Thirst for knowledge: Dante and Faust

Muhammad Kamruzzamann | Published: 00:00, Apr 28,2019


Faustus, the protagonist of the play Doctor Faustus (1592) by English playwright Christopher Marlowe, is a notable character who goes too far to quench his thirst for knowledge

With allusions to two classic European literatures, Muhammad Kamruzzamann talks about the unquenchable thirst for knowledge of Dante and Faust

What does make Doctor Stephen Strange, the neurosurgeon, say: ‘Teach me’?

ACCORDING to Socrates, ‘The only true wisdom consists in knowing that you know nothing’. Henry David Thoreau, in his Walden, as well, quotes a few lines of Confucius that also share a quite similar thought ‘To know that we know what we know, and that we do not know what we do not know, this is true knowledge’.

To have greater knowledge about the issues a person does not know means there are issues one needs to study to acquire knowledge about. In Alighieri’s Inferno, Dante has a clear sense of the issues he needs to know; and to learn, he keeps asking questions. Likewise, Faust, in Goethe’s Faust, becomes unhappy knowing that there is nothing new for him to learn.

In both these characters, there is a constant tension of learning and to keep the journey of acquiring knowledge alive, and both go beyond the human-made conventionality of knowledge to fulfil their appetite of knowing the unknown.

In Canto 1 of Inferno, Virgil’s description of souls in Inferno, and their sufferings arise the desire of experiencing the unknown, the inexperienced in Dante. In response to Virgil’s description, Dante says that he is not interested in the horror of Inferno and, in fact, he wants to escape it but, contrastingly, he is curious about the suffering spirits of ancient time.

It is clear that Dante wants to leave Inferno, as he is eager to meet Beatrice, the love of his life. But he also wants to meet the ‘desperately sad’ souls. What could be the reason behind his meeting the souls?

It could be that Dante, seeing Virgil suffering because of being a ‘… rebel to His [God’s] law,’ presumes that there could be more like Virgil living in the Inferno. Dante, being a reader, an admirer and a poet, cannot leave the opportunity to meet the souls like Virgil who had great influence in shaping Dante’s intellectual life.

It is clear that he is familiar with the works of Virgil and other great literary figures. But to meet them physically could be one of the reasons behind Dante’s wish to meet the souls to know the people behind those influential works.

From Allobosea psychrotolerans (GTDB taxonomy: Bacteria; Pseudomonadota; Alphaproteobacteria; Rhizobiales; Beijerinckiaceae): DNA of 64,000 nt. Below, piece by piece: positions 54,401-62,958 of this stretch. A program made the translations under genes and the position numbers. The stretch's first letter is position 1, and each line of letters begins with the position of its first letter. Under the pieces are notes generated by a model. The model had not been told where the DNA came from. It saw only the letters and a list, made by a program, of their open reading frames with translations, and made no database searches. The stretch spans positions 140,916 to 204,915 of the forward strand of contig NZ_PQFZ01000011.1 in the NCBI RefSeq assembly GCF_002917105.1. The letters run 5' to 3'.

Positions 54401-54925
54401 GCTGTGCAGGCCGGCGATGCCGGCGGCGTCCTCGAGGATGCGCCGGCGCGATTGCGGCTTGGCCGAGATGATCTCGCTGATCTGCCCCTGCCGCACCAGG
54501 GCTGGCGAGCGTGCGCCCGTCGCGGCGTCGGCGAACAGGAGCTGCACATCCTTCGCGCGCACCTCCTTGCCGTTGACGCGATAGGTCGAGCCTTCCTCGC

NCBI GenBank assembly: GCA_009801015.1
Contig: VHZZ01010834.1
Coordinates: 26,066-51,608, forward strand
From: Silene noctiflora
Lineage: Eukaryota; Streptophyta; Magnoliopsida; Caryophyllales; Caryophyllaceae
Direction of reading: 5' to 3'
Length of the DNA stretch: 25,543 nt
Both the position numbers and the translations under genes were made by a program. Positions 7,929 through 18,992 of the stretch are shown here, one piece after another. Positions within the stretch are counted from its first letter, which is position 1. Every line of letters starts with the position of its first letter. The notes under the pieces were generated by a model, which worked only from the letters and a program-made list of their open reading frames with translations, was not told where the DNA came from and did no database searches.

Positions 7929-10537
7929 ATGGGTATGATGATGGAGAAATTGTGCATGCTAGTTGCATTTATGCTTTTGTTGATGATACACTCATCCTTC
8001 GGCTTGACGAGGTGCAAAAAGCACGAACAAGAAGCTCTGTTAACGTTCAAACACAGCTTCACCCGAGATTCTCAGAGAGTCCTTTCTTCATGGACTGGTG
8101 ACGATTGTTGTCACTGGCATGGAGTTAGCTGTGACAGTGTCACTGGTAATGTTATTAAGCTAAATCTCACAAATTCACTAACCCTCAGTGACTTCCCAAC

On the other hand, in Goethe’s Faust, Faust, the protagonist, says, ‘And see that nothing can be known! | That knowledge cuts me to the bone’. These lines are self-contrasting, in a sense, because Faust is a scholar indeed. As he says, ‘I’ve studied now Philosophy | And Jurisprudence, Medicine, –– | And even, alas! Theology’.

But he does not seem happy at all with all his acquired knowledge, ‘And here, poor fool! With all my lore | I stand, no wiser than before’. Rather, it is killing him from inside that there is nothing left for him to become a Master of.

Faust’s discovery of the fact, on Earth there is nothing challenging for him makes him upset, but there is a thirst for knowledge that keeps the ‘tension of not knowing’ alive in Faust, and, ultimately, motivates him to cross the limit to acquire the unknown, the inexperienced and the unearthly, as well as the unimaginable.

In ‘Canto 3’ of Inferno, Dante, hearing some sounds, asks, ‘… Master, what’s this noise that I can hear? | Who are these people crushed by what they suffer?’ Virgil, to fulfil the appetite of knowing the unknown of Dante, says, these are the creatures who ‘… earned no infamy, and earned no praise,’ and ‘The heaven, lest their beauty should be flawed, | Reject them, whom deep hell cannot receive | Lest it should gain some glory on that head’.

Dante has no need to ask Virgil questions about hell and its inhabitants. Rather, he needs to hurry to meet Beatrice, the inhabitant of heaven. But Dante asks anyway, he wants to know the unknown, and he is utilising his opportunity to fulfil his appetite of knowing the unknown.

Dante only had ideas about hell and heaven, as well as the other theological and mythological concepts, but experiencing the inexperienced part of god’s creation through acquiring knowledge of the surroundings by asking questions shows the level of curiosity that is working as a driving force for Dante.